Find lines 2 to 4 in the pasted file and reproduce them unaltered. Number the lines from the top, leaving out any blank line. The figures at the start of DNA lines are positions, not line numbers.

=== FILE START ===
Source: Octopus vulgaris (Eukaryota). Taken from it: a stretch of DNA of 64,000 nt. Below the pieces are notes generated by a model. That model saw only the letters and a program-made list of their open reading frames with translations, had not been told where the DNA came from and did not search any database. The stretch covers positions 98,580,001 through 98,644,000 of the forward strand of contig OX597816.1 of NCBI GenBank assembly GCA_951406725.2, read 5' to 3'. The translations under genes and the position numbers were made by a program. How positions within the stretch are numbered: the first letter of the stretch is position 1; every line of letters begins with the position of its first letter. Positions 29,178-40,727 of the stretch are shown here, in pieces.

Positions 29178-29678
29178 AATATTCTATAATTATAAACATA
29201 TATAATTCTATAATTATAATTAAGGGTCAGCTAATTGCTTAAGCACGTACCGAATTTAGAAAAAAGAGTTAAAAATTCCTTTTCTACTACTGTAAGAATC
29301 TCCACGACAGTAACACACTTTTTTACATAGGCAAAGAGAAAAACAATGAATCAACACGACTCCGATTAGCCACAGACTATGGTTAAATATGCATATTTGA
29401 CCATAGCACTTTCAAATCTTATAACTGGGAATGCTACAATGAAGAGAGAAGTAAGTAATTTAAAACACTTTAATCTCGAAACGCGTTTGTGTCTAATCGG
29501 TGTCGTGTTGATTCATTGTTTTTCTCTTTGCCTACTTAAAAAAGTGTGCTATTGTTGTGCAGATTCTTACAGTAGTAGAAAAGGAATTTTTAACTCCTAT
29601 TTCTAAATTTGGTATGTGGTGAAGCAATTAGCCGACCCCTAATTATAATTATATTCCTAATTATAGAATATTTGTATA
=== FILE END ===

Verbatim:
Positions 29178-29678
29178 AATATTCTATAATTATAAACATA
29201 TATAATTCTATAATTATAATTAAGGGTCAGCTAATTGCTTAAGCACGTACCGAATTTAGAAAAAAGAGTTAAAAATTCCTTTTCTACTACTGTAAGAATC